All cities are mad: but the madness is gallant. All cities are beautiful: but the beauty is grim. – Christopher Morley
I am back in eastern Washington for part of my winter break. Coming directly from Corvallis, it’s not as big of a shock as it was when I would come home from Bellingham or Seattle–or when I came home from the Caribbean.
I took the train out of Oregon, a precaution I normally take to avoid driving in winter weather in my Toyota sedan. (Note to self: You really have to get those two back tires replaced.) My first train ran from Albany, OR to Seattle, and it left at 6:13AM. I slept for the first part of the ride, and when I woke up, I was outside of Portland.
It was a clear day, the sun was coming up, and the train crossed right above the river. From my window, I could see the sunrise, silhouetting ducks on the water and early morning joggers. A group of bicyclists, apparently stopped to enjoy a snack, waved at the passing train; I waved back.
It was–for a lack of better words–beautiful.
From Portland, I traveled north to Seattle where I had a four-hour layover. I took the opportunity to stow my bags (thanks, J.Bro, for the tip) and grab lunch in Pioneer Square. I settled on an old bar and cafe for lunch, sitting myself down at the bar. Comfort food was plentiful on the menu, and I ordered a grilled cheese sandwich with a heaping side of fries. A person I’d seen briefly at the train station sat down next to me, and we had possibly one of the best strangers-at-a-bar conversations I’ve ever had. He was handsome, which helped, and we chatted about our jobs and where we came from and where we were going. (Thanks, ex-Marine and current engineer Matt; you really made my day.)
After lunch, I walked around Pioneer Square for a bit in the cool air. It’s an area where I haven’t spent much time, considering I used to live in Seattle. I found a used book store, browsed for a bit, then bought a book of Albert Einstein’s essays from his later years. I wandered into Zeitgeist Coffee, a new-to-me coffee shop, and plunked down in the corner to read.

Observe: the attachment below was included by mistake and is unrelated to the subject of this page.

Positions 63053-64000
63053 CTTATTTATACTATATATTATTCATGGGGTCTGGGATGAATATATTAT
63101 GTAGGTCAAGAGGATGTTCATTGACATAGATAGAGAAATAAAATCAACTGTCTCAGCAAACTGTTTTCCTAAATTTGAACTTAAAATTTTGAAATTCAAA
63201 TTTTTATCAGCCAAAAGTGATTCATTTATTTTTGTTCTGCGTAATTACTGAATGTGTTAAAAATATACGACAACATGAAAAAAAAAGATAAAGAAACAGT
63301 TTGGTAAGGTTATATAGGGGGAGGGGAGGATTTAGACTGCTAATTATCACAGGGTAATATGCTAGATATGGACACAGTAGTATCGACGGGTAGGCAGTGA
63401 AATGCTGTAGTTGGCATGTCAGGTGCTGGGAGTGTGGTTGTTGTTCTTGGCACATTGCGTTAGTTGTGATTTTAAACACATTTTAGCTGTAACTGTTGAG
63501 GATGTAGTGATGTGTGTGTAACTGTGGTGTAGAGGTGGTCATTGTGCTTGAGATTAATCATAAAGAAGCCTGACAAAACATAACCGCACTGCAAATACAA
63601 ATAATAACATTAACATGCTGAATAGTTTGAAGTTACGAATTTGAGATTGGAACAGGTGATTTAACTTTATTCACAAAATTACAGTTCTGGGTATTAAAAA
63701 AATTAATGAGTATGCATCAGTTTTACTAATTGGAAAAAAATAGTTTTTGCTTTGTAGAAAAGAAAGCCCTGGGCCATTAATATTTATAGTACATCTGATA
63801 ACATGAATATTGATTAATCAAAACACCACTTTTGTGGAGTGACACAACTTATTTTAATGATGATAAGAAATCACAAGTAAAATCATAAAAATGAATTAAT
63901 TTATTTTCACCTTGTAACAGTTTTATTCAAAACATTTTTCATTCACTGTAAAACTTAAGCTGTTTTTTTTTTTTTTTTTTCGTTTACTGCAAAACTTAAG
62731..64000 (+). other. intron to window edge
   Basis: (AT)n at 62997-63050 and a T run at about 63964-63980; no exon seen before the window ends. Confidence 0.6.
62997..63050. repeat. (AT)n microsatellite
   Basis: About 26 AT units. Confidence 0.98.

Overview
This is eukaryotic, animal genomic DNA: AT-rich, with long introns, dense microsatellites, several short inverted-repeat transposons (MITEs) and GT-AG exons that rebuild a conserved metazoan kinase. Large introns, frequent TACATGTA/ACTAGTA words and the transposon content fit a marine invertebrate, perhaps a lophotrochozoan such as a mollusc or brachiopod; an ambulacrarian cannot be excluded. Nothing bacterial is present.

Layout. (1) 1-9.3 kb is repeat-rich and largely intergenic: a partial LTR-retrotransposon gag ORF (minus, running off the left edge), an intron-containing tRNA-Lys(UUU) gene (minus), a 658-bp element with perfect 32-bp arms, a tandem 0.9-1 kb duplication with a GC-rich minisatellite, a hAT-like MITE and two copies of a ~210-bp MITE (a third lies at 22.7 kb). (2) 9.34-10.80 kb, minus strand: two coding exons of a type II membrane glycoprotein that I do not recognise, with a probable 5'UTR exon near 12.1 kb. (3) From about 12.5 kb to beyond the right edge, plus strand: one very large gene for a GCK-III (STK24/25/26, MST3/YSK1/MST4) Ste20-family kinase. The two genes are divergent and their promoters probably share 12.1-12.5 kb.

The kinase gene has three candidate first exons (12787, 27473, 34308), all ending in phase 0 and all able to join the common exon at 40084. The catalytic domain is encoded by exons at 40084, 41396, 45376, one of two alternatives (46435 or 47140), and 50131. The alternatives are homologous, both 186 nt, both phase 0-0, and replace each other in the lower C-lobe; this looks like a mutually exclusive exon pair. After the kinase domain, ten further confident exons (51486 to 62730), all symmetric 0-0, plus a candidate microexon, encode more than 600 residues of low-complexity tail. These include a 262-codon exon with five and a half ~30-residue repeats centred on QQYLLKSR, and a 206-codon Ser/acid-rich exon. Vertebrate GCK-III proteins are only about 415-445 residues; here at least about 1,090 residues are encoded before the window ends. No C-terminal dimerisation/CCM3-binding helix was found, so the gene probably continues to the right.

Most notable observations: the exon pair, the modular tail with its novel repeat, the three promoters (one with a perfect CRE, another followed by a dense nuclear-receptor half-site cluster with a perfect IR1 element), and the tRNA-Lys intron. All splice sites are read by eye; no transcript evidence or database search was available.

I felt more at home in that coffee shop than I have anywhere in Corvallis, even at my favorite hipster coffee shop.
In Portland the other weekend, I felt like I was a missing puzzle piece to that city. It didn’t bother me that only a few people could join me in PDX for my birthday; it just felt right to be in the city, having endless opportunities for exploration.
On my last leg of the train trip, I talked with a man from Montana. I gathered from our conversation that he’s a small-town kind of guy, as he’s given L.A. and Seattle a few tries without much fondness. He talked about the dirt and the grime, and brought up the dangers of living in the city. I mentioned that I grew up in a small-ish town (granted, it’s pretty big here now, but it’s got a sticking small-town mentality). It was a good place to grow up, I said, and I explained that my move to Bellingham (which is where he’s currently living) was a shock–yet one that opened my eyes to a whole new level of thinking. I told him I’d lived in Seattle for while, but I neglected to tell him about how after that, I’d moved to Madrid for a month, and how I came to realize I no longer belonged in rural spaces.
Yes, the city can be scary. The cities in which I hope to live, however, are full of wonderful communities and fantastic friends. Those cities are also full of opportunity–both in work and play. I never thought that I would fall in love with city life, but here I am.
I will be there to embrace your imperfections, Portland/Seattle/L.A.; I will be there to grow through mine.